Edelman: Patriots know they can't dwell on Garoppolo injury

Edelman: Patriots know they can't dwell on Garoppolo injury

FOXBORO -- In the amount of time it took for Kiko Alonso to body-slam Jimmy Garoppolo, the world as the Patriots knew it was transformed for the second time in as many weeks.

The first sea change came when Tom Brady began serving his suspension and was banned from the facility, reducing the Patriots quarterback meeting room to just two capable bodies. The second came on Sunday, after Garoppolo was knocked from Sunday's 31-24 win with a shoulder injury, forcing rookie third-round pick Jacoby Brissett to see his first action as a pro.

It's a hard-to-fathom scenario given what the Patriots went through this offseason. 

PATRIOTS 31, DOLPHINS 24: Garoppolo may be able to return in Week 4 | Perry's first impressions | Curran's Best and Worst

To say that is was an usual summer for the Patriots and their quarterbacks would be putting it mildly. They had one who needed as much work as possible before he was cast off for a month. They had another who they felt needed to be the priority in practices in order to get him ready to start for the first time. They had a third who needed to be ready at a moment's notice in case of emergency. 

For each to be fully and totally prepared for their respective situations, realistically, there simply wasn't enough snaps to go around.

The one benefit the Patriots had was that they knew what lay ahead. They knew Garoppolo needed work with the presumptive starters so that when the season rolled around there would be a certain level of chemistry established between him, his protection and his weapons. So they worked at it. They poured time into it.  

Then when Garoppolo went shoulder-first into the turf, the rug was seemingly ripped out from under them. Those hours of work, the toiling behind the scenes and on the practice field to get Garoppolo prepared, was trivialized.

After the game, when receiver Julian Edelman was asked if it was frustrating to prepare so intensely for one situation and then get another, he provided a window into how those moments are handled within the Gillette Stadium walls.

"You know what? It's always frustrating to lose any player at any position. Unfortunately that's part of this game, but you're programmed as a football player, and as a professional football player, that if something like this happens, you have to have a short memory," he explained.

"You can't dwell on it because you still gotta go out and try to win a game so, you know, that's how you deal with that. It's terrible. It's unfortunate. Jimmy was playing his tail off, and I hope he's all right. I don't know what's going on. But Jacoby came in, he handled it like a pro. He was poised in the huddle, and it was good to go out there and get a good team win in a divisional game."

Edelman was one of the many Patriots skill position players whose time in training camp was split between practicing with Brady and Garoppolo. Tight end Martellus Bennett saw somewhat of a similar quarterback split, as did wideout Chris Hogan and running backs LeGarrette Blount and James White. For them, reps with Brissett were limited. 

As the No. 3 during training camp, many of the players Brissett threw to in July and August are no longer on the active roster. 

It had to have been odd, seeing Brissett's face in the huddle and seeing his passes firing out from behind the line of scrimmage in a game situation. Odd or not, Edelman explained, the mentality is the same.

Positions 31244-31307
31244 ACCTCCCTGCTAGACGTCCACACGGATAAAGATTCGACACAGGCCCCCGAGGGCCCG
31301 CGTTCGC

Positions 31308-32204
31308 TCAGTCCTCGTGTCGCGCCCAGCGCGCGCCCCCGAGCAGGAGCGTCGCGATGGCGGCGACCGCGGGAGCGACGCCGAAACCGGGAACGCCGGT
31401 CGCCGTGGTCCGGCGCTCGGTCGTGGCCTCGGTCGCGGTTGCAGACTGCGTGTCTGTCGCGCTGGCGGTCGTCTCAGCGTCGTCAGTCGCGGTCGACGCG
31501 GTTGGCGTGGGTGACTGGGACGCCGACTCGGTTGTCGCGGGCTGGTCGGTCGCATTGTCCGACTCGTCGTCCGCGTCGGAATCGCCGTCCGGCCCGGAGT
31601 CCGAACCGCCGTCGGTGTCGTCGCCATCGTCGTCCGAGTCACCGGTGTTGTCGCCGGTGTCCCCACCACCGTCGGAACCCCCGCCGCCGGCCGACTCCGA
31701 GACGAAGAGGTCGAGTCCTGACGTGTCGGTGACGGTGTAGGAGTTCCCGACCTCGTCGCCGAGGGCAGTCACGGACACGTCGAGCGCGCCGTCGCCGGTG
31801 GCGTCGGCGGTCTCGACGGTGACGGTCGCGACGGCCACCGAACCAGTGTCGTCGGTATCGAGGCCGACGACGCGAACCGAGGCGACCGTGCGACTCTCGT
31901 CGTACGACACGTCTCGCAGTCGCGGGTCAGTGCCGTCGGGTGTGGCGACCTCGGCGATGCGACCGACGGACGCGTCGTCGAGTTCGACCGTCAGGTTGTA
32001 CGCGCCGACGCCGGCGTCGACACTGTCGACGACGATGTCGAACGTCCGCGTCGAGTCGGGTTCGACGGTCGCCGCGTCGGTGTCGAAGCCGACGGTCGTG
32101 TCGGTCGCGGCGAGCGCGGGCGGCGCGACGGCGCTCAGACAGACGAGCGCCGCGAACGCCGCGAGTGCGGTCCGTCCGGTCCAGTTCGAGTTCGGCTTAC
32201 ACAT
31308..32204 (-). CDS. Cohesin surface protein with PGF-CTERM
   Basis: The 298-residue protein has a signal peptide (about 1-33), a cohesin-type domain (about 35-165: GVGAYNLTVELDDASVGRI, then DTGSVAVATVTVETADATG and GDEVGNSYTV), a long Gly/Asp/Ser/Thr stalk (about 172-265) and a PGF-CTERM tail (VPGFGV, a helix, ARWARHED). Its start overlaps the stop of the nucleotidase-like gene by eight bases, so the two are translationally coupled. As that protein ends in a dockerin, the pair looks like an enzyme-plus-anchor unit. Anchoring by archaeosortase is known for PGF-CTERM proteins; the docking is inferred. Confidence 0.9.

Somehow, even if the offense is forced to change, even if the attack is simplified, you try to make it work.

"Any time something like that happens, you can't really think about how odd it is," said Edelman, who was the target of Brissett's first two passes of the game, both of which fell incomplete. "You just have to go out and try to make things go . . . He's young so you can't really . . . You gotta like let him feel his own groove and get comfortable so you can't do too much, and he handled it well.

"Jacoby came in and he called the plays and he made the great 'Mike' [linebacker] points, and he made plays when he had to . . . He went out and did what he's comfortable doing. Those are big plays. I'm proud of him, and I look forward to working this week hard with him."

For the Patriots and their quarterback position, change is here again. This time it came unannounced.

Report: Patriots special teams ace Slater visiting Steelers

Report: Patriots special teams ace Slater visiting Steelers

Patriots seven-time Pro Bowl special teamer Matthew Slater is in Pittsburgh on Saturday making a free-agent visit to the rival Steelers, according to an ESPN's Field Yates.

Slater, who turns 33 in September, has spent the past 10 seasons in a New England. The special teams captain and one of the leaders in the locker room signed a one-year, $1.8 million contract extension in 2016.

The Patriots lost special teamer Johnson Bademosi to the Texans in free agency on Friday but signed special teamers Brandon Bolden and Brandon King just before the free agency period began.

More to come...

Brady tests his 'Brady Bunch' knowledge on NPR

Brady tests his 'Brady Bunch' knowledge on NPR

Tom Brady has been making the media rounds lately with "Good Morning America" and "The Late Show with Stephen Colbert" appearances this past week to promote his "Tom vs. Time" series and TB12 Method book. On Saturday, Brady was a phone-in guest on NPR's "Wait, Wait...Don't Tell Me" for their "Not My Job" segment. 

Before a mostly cheering live audience in Hartford and after a discussion of the benefits and drawbacks - mostly drawbacks - of tomatoes and strawberries, plus an assessment of the intelligence of most defensive coordinators, Brady settled in to handle three questions about the world's second-most famous Bradys, the family from the classic sitcom - "The Brady Bunch".

Click here to listen and see how he did.